Kashmir-beginning the long road back into peace talks
Indian writer A.G. Noorani has just become the latest to weigh in on the parameters of a possible peace deal in Kashmir. Writing in Dawn newspaper, he argues that no solution will work unless it is supported by a domestic consensus within each of the three parties involved – India, Pakistan and Kashmir.
“First, no Indian government can accept de-accession of Kashmir and survive even for an hour. Secondly, no government in Pakistan can accept the Line of Control as an international boundary and survive, either. Thirdly, nor will the Kashmiris submit to the partition; and lastly they insist on self-rule,” he writes.
Noorani, like others before him, argues that the best option for consensus lies in a roadmap peace deal sketched out by Indian Prime Minister Manmohan Singh and then president Pervez Musharraf. This was intended to cut through 60 years of deadlock on the Kashmir dispute by agreeing that there could be no exchange of territory between India and Pakistan on Kashmir, while at the same time making borders irrelevant by opening up the Line of Control (LoC) dividing the region.
“… since ‘borders cannot be redrawn’, we can, as Manmohan Singh said on March 24, 2006, ‘work towards making them irrelevant — towards making them just lines on a map’. In effect the state is reunited, de facto though not de jure,” he writes.
He adds this would be coupled with three other points — demilitarisation, self-governance and a joint mechanism for supervision of aspects of Kashmir shared between Pakistan and India.
The proposal has been discussed many times on this blog, most recently here. It carries with it the advantage of requiring both countries to give ground - a prerequisite for successful negotiations. Pakistan would have to relinquish its insistence that Kashmiris be allowed a plebiscite to decide their fate, in accordance with UN Resolutions passed in 1948; India would have to acknowledge Pakistan had rights to some oversight over a region which it has long insisted was a non-negotiable and integral part of the country.
That said, there is little evidence to suggest the Singh/Musharraf roadmap for peace was ever quite as far advanced as its supporters suggest. While most analysts agree the two leaders had decided on the broad outlines — no exchange of territory in return for making borders irrelevant — it is unclear how far they had gone in hammering out the details of such potential deal-breakers as the nature of the joint mechanism to supervise Kashmir.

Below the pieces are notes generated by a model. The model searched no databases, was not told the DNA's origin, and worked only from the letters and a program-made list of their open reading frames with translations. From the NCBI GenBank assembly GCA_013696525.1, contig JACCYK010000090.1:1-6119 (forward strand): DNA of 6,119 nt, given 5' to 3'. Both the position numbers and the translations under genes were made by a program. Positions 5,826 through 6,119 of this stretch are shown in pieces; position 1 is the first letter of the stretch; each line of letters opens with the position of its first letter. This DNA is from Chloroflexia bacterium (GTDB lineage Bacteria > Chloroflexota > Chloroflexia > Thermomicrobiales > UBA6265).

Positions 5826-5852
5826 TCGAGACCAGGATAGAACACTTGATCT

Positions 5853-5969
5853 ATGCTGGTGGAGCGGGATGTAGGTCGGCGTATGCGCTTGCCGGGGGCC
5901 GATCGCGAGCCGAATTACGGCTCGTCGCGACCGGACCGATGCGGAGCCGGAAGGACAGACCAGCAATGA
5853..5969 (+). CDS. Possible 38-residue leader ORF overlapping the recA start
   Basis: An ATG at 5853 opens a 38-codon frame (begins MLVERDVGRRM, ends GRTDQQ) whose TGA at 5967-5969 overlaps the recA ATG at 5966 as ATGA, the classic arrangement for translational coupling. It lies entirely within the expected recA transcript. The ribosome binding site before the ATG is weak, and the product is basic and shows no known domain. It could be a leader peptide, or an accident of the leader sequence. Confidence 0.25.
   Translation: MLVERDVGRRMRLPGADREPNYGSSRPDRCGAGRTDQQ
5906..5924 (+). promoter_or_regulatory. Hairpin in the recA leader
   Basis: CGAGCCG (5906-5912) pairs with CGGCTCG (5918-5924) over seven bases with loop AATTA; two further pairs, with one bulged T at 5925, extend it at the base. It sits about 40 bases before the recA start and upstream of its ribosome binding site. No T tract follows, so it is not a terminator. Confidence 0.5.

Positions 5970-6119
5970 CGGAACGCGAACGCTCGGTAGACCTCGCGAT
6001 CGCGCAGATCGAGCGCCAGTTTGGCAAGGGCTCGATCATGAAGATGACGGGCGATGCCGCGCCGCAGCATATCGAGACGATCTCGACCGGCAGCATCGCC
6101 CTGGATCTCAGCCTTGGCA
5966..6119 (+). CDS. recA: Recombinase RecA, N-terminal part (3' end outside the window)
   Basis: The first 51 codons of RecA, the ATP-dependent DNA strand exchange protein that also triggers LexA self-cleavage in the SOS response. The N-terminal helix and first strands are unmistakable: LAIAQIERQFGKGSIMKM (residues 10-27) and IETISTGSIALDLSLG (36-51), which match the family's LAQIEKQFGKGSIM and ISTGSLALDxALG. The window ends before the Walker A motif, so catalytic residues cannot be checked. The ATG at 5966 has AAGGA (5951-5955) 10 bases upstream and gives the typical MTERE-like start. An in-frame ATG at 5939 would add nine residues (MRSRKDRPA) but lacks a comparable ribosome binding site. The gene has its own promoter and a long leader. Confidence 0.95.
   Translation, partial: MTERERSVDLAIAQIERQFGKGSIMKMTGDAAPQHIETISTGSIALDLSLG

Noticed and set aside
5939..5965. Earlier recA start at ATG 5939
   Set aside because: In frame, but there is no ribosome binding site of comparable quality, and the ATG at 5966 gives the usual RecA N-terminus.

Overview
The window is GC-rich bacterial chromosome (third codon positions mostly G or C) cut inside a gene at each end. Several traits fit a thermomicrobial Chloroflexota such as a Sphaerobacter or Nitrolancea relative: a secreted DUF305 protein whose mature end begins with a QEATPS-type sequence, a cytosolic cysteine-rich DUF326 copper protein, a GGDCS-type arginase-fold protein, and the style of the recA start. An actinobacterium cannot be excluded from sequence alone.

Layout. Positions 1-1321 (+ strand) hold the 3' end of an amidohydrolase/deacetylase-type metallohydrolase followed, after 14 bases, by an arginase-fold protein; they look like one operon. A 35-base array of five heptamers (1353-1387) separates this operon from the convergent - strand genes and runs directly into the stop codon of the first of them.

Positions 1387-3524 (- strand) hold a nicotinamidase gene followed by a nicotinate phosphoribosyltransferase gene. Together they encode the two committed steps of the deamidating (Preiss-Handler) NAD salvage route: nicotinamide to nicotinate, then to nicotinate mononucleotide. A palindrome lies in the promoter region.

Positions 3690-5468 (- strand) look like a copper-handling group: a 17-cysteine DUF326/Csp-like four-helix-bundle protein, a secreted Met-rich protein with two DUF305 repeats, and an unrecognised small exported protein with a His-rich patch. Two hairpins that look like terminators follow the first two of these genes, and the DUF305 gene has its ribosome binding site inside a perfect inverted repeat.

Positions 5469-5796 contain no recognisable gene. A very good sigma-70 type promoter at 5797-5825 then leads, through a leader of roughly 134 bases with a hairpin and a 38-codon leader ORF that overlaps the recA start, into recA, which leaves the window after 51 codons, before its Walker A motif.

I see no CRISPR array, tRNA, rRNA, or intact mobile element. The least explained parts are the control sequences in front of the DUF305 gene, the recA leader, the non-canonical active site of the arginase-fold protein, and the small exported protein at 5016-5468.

Nor were people in any of the three main constituencies – India, Pakistan and Kashmir – brought on board in a deal which was agreed in secret back-channel talks between personal envoys of the two men.
After the long diplomatic limbo following the November 2008 attack on Mumbai, blamed on the Pakistan-based Lashkar-e-Taiba militant group, both India and Pakistan have to work out where they stand on the roadmap. The agreement has had time to gather thick layers of dust since the back-channel talks stalled in 2007, when Musharraf ran into political problems at home which were eventually to drive him from office. In public at least, Pakistan’s civilian government has signalled that sees no reason to honour a draft agreement negotiated by its former military ruler.
And with distrust running high between the two countries, perhaps the hardest challenge for the governments of the two countries will be to carry their different constituencies with them on the need to even try to find a compromise on Kashmir — and that is before anyone starts talking about the actual details of an agreement.
Meanwhile in the long gap between the last talks, a new cause of tension has risen between the two countries – a row over water supplies from their shared Himalayan rivers – as melting glaciers and rising population threaten a long-predicted water war. Reaching a compromise now on Kashmir is if anything even harder than it was in 2007.
And in Kashmir itself, a generation of young people have grown up in the years since the separatist revolt began there in earnest in 1989. Caught between militants on one side and what many Kashmiris saw as an occupying army on the other, some of them have known nothing other than the years of violence. The region’s youth have been at the forefront of recent anti-India protests in Kashmir. Their elders might see the value of a compromise reached after so many years of deadlock. But can Kashmir’s youth be convinced to put their trust in an agreement reached in the arcane corridors of power between Delhi and Islamabad?
(Postscript: For a break from politics, do read this Kashmiri verse, courtesy of Chapati Mystery)
(Photo: Kashmiri youth holds bricks to throw at police during a demonstration in Srinagar in June 2009/Fayaz Kabli)